13. Doug Paul Davis

    Students find more covert ways to beat each other up as well, does not mean that you cede them that right. And it doesn’t mean you fail to enforce the rules when you do catch them.

  14. Doug Paul Davis

    Students find more covert ways to beat each other up as well, does not mean that you cede them that right. And it doesn’t mean you fail to enforce the rules when you do catch them.

  15. Doug Paul Davis

    Students find more covert ways to beat each other up as well, does not mean that you cede them that right. And it doesn’t mean you fail to enforce the rules when you do catch them.

  16. Doug Paul Davis

    Students find more covert ways to beat each other up as well, does not mean that you cede them that right. And it doesn’t mean you fail to enforce the rules when you do catch them.

  17. Anonymous

    Remember the kid at a college calling some black girls(oops, womyn) “water buffaloes” and the furor that caused? That is where we’re headed.

    What rules? You can’t say “gay?” You can’t use a euphemism for “gay?” You can’t bring up anything smacking of sexuality with this particular individual?

    Do you think the authorities can just suspend a kid because another says he or she was harassed? I
    have taught in area middle schools and sometimes I have some truly nasty little kids. I have found (surprise)that they often have nasty parents and I am left defending my own actions in bringing a transgression to light. I stil recall being grilled by a Davis principal because 2 boys in the back of the room had made inappropriate remarks to a girl who sat next to them. I didn’t know this had happened until the principal told me. The principal seemed to think I was privy to any and every side conversation that ever took place in my class of 30 students (no wonder she didn’t last in the clasroom).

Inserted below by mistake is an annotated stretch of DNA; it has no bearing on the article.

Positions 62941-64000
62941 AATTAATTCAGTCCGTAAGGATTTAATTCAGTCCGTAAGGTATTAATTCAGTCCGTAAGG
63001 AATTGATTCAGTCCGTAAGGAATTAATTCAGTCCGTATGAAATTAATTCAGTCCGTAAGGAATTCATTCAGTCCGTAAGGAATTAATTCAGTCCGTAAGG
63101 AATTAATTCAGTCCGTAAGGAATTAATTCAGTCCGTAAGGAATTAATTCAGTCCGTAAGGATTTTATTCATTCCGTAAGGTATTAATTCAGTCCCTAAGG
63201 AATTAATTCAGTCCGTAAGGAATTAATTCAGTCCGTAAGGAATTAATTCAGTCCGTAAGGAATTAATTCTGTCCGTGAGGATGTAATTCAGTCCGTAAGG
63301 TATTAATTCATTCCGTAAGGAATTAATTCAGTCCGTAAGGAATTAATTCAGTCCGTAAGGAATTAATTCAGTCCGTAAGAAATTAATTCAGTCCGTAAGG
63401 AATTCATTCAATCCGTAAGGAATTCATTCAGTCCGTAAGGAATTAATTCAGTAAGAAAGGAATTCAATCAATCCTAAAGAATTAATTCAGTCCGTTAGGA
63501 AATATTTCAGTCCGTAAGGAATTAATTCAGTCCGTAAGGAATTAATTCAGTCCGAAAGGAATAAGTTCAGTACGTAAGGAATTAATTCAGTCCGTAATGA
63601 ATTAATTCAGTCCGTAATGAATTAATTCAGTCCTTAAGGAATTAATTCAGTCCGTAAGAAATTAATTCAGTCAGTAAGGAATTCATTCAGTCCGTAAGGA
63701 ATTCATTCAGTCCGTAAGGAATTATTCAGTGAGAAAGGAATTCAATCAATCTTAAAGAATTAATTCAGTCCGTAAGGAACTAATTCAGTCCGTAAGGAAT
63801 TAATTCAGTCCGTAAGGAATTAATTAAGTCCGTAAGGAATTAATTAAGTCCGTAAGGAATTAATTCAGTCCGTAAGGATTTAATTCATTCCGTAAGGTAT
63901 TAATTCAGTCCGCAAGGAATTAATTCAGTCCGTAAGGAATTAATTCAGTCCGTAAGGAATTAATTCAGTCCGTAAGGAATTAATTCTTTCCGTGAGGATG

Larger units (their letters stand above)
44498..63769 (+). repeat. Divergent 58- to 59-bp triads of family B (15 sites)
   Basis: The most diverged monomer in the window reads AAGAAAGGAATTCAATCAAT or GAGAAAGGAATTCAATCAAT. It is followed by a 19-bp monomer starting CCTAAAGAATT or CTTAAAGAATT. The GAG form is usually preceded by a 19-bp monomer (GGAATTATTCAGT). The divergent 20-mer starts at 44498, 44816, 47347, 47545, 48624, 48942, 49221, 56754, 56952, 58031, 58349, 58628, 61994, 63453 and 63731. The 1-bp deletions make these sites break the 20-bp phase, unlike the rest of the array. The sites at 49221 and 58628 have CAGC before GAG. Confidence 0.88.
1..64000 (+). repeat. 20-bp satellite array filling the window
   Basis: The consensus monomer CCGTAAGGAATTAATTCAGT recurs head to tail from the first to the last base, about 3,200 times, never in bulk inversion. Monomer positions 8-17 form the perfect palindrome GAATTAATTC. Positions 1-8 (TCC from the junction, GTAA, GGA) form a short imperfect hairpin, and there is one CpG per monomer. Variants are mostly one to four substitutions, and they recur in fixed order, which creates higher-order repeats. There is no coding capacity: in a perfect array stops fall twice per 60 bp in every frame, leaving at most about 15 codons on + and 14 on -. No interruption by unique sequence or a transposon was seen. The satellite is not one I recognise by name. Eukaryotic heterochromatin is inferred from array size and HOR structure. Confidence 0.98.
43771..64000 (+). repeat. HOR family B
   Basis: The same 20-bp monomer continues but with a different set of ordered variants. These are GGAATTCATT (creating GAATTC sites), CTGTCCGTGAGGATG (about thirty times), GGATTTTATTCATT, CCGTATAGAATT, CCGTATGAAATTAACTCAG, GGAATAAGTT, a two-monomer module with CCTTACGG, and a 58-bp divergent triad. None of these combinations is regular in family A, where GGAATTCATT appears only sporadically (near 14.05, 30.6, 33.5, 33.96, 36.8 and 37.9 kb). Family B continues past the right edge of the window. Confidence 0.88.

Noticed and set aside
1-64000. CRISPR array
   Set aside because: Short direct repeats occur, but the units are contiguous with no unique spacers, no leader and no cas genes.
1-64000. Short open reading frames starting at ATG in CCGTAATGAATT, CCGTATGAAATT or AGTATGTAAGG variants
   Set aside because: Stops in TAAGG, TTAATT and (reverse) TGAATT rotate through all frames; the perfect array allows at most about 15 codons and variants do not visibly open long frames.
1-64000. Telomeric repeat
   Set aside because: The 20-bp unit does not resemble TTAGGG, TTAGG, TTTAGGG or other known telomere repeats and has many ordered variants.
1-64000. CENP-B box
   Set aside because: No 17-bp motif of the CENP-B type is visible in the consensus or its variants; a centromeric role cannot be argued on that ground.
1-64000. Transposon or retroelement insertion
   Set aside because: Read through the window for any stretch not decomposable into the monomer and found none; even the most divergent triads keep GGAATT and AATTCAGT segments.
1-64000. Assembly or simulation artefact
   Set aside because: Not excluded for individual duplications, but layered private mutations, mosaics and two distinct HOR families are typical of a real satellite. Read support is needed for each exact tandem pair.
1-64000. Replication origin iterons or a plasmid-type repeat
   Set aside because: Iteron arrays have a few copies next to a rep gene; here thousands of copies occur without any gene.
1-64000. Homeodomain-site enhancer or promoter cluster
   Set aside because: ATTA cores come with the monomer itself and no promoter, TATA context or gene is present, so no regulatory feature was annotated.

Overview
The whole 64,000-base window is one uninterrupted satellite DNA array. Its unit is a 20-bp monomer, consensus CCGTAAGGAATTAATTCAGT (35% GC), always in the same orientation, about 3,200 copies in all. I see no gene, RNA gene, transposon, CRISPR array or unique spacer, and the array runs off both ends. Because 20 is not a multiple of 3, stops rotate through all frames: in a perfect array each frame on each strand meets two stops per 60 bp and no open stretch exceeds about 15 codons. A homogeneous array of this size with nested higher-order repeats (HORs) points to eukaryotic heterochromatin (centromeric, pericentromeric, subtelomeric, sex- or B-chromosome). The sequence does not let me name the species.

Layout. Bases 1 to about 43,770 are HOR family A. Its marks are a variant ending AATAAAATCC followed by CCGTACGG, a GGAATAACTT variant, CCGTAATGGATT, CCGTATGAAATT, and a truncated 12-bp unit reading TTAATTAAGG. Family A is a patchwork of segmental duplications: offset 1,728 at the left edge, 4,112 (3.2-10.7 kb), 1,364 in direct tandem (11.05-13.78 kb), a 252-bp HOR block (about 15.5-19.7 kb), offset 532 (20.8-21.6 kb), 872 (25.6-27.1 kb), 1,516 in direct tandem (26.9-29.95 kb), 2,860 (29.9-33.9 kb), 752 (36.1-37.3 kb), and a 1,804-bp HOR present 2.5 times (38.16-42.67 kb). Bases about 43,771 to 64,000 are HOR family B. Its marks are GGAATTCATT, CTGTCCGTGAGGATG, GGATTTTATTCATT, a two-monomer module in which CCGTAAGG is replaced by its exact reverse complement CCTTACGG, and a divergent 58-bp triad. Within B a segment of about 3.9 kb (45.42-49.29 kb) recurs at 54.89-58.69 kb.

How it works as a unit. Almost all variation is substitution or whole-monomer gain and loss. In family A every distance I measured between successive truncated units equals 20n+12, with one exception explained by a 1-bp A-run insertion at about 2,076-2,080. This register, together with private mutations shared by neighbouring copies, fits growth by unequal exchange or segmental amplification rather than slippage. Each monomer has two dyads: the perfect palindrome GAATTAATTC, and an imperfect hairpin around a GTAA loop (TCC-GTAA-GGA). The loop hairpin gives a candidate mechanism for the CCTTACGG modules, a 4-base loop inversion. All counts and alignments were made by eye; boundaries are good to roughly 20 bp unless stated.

As much as I concede that this issue goes beyond cruel epithets, I believe that instituting preventative policies will go only so far and come with their own costs.

    Chances are, the district will pay lots of lip service to this or that committee, training or penal code and it will never be enough for the people that it is supposed to protect; especially since we live in a time and place where the rights of the individual are at a premium.

    “You say my son called your son —- . Well your son started it by taking his pencil last week…”

    Now the teacher can sit there for the next 15 minutes weighing each version of the conflict. Fine. Now let’s call in the parents and spend another half hour or so.

    “Oh. So Johny called him an A-hole and that was when Jimmy brought up the gay thing.”

    “Why is it that Jimmy is suspended for a week while Johny gets a slap on the wrist for his part?” complains Jimmy’s mother.

    “Well… Jimmy’s behavior is categorized as a hate crime while Johny’s isn’t.”

    “Well here’s a signed petition from all the kids who say Johny has bothered them. What are you going to do about it?”

    That is what this will come down to eventually. Then you will have some kids abusing the power that comes with this and the ones on the other side will find ways to get around the codes.